I have an external USB 3 disk drive (2TB capacity) that is most likely going to be moved from machine to machine. The disk has a GUID partition table and an ext4 partition. I am unable to write to the disk unless I elevate the process (sudo).

As of now I am thinking of trying one or both of the following and would like to know the cons of each -

  1. chmod 777 /mnt/externalDrive
  2. chown nobody:nogroup /mnt/externalDrive

If I give 777 permission and user1 (UID:1005) writes to it and I later move the disk to another computer where user7 is UID:1005, what happens? Does user7 become the owner of the file on that computer? It seems to me that I will periodically have to run chown -R nobody:nogroup /mnt/externalDrive on the disk.

Is any of what I am considering an obvious bad practice? The disk will most likely contain videos, music and pictures none of it need to be protected like some financial data.

  • I am not sure if I follow you. Did you try setting the permissions in the external drive?
    – Ramesh
    Apr 23, 2014 at 23:01
  • 1
    Yes. Is that a good thing?
    – Lord Loh.
    Apr 24, 2014 at 0:03

4 Answers 4


That's the problem with multi-user systems, especially if you have more than one of them. ;) There's no really nice way to do what you want. Approaches coming to mind would be

  • having the same UID for your account on every machine you're using your external drive (actually not feasible, since most probably not all of the machines are under your control)
  • using a file-system unaware of owner/group conecpt (FAT or NTFS coming to mind, but… aaah, no)

The most effective approach would be coming back to common practices. On most (at least) Linux systems, there exist some groups which have usually common GIDs. On example would be users, which has GID 100 on most Linux distros. If you could manage to have your respective user account in this group, you could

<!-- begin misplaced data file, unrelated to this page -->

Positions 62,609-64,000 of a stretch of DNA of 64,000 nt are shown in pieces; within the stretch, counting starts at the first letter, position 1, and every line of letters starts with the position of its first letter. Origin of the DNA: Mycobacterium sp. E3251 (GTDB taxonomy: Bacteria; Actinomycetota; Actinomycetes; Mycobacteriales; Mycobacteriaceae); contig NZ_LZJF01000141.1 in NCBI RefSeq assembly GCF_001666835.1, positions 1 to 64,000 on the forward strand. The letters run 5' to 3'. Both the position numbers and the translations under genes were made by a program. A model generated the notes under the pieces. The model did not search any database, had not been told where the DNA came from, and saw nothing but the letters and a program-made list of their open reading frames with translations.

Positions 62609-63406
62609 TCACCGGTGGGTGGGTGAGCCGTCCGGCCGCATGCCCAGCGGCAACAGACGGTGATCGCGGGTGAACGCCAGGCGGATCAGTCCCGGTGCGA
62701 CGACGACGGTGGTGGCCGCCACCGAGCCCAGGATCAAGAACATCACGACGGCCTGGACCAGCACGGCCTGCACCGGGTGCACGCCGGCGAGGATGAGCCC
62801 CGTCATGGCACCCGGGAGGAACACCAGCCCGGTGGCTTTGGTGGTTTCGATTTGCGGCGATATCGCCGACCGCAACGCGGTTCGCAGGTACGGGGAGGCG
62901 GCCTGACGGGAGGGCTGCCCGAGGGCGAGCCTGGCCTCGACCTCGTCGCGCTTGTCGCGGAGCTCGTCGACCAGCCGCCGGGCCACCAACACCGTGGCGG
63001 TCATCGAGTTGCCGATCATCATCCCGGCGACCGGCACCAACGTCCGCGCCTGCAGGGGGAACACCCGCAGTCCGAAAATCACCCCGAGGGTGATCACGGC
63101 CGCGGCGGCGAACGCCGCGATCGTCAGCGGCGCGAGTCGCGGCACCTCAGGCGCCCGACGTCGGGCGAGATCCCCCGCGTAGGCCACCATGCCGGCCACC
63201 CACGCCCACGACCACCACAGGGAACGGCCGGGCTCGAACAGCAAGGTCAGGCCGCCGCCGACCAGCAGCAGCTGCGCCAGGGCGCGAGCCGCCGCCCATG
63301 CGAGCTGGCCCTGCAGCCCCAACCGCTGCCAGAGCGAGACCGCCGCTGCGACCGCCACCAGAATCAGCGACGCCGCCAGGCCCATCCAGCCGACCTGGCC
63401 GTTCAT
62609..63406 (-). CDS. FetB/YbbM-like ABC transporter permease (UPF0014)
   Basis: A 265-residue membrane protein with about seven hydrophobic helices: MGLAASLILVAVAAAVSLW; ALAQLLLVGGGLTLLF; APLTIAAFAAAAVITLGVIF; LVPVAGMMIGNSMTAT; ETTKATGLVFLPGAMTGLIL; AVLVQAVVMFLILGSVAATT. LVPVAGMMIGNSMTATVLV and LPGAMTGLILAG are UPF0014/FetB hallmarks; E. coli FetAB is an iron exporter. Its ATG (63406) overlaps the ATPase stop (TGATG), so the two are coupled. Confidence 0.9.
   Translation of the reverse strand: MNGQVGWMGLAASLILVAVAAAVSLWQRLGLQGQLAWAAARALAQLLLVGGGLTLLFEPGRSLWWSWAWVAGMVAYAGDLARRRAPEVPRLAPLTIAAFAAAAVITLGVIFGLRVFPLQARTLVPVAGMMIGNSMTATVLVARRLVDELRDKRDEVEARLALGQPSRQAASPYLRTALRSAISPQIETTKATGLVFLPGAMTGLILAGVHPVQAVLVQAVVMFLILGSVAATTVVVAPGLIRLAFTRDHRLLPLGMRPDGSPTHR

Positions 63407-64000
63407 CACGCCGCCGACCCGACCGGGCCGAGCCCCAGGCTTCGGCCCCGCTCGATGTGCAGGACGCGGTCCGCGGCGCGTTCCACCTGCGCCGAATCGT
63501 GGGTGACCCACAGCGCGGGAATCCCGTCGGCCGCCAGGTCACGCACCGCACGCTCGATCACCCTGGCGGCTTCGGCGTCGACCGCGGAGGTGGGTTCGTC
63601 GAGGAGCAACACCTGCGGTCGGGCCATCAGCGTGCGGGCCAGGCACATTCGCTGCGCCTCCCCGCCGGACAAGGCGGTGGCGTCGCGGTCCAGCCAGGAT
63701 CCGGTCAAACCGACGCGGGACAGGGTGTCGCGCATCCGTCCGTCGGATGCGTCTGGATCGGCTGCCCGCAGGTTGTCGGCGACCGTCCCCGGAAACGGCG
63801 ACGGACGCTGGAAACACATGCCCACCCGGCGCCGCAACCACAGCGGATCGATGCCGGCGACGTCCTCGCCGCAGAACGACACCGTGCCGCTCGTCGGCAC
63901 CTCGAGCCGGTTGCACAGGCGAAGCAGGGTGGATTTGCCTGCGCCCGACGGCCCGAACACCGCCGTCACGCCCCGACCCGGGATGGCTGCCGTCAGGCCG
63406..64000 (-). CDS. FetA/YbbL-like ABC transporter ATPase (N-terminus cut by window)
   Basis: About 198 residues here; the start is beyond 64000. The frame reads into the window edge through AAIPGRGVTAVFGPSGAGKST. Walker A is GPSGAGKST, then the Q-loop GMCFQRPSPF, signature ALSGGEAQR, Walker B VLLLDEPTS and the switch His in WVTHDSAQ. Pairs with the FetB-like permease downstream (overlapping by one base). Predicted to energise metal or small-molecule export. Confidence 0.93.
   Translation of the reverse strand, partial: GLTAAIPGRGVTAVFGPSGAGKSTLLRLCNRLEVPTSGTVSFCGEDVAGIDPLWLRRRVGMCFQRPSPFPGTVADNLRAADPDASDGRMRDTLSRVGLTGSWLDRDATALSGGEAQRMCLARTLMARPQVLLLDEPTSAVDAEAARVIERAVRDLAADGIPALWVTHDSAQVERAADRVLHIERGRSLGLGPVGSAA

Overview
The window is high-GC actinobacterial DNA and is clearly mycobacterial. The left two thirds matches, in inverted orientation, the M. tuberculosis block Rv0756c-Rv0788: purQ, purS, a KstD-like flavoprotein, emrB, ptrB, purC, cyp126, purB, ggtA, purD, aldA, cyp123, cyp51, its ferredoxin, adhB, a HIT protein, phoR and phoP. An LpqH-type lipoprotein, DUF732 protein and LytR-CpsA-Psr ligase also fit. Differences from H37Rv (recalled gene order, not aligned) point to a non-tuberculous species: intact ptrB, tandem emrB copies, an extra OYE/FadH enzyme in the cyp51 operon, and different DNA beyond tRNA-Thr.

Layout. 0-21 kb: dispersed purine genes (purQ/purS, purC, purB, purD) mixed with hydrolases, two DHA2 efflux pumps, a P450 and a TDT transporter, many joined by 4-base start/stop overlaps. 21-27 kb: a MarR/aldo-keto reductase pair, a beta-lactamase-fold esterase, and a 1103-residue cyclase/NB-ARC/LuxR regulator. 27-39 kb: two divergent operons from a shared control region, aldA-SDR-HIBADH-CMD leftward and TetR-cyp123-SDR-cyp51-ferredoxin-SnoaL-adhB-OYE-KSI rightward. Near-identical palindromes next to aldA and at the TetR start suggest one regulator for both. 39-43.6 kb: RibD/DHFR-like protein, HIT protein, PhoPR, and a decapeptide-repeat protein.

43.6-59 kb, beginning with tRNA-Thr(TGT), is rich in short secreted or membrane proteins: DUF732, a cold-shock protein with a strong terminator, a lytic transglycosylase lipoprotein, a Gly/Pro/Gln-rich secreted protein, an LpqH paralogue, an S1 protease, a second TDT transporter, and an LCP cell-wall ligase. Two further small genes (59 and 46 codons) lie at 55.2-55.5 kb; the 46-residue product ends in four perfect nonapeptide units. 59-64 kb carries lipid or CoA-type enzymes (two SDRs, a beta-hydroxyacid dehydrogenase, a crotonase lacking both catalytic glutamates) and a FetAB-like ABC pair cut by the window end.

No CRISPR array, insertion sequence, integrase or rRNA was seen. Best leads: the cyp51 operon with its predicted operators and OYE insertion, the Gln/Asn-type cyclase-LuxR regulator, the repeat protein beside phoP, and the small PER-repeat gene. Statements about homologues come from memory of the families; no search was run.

1. make all files and directories on your drive owned by this group
  2. somehow manage to have appropriate group-permissions on those files and directories
  3. somehow manage to have new files created with appropriate group-ownership resp. permissions.

First and second point are easy to accomplish (chown, chmod). Third point get's a bit trickier.

The "group-ownership" part is relatively easy: You could set the SGID bit on all directories on the drive. The SGID bit applied to directories tells the kernel to behave in a BSDish way: BSD makes every file/directory created under a specific directory group-owned not by the primary group of the process creating the file/directory (as Linux does), but by the owner of the parent-directory.

The permission bit is a bit hard. Permissions of newly created files/directories are (amongst others) influenced by the umask, a bit-mask telling which bits not to set if not explicitly stated. A common umask value for example is 022, meaning that the write-bits for »group« and »others« shouldn't usually be set. You could change your umask to 002, telling you don't want the write-permissions to be cleared for the group but the downside is that you can't set this value directory-based and you usually don't want to have write-permissions for your primary group set for every file you create.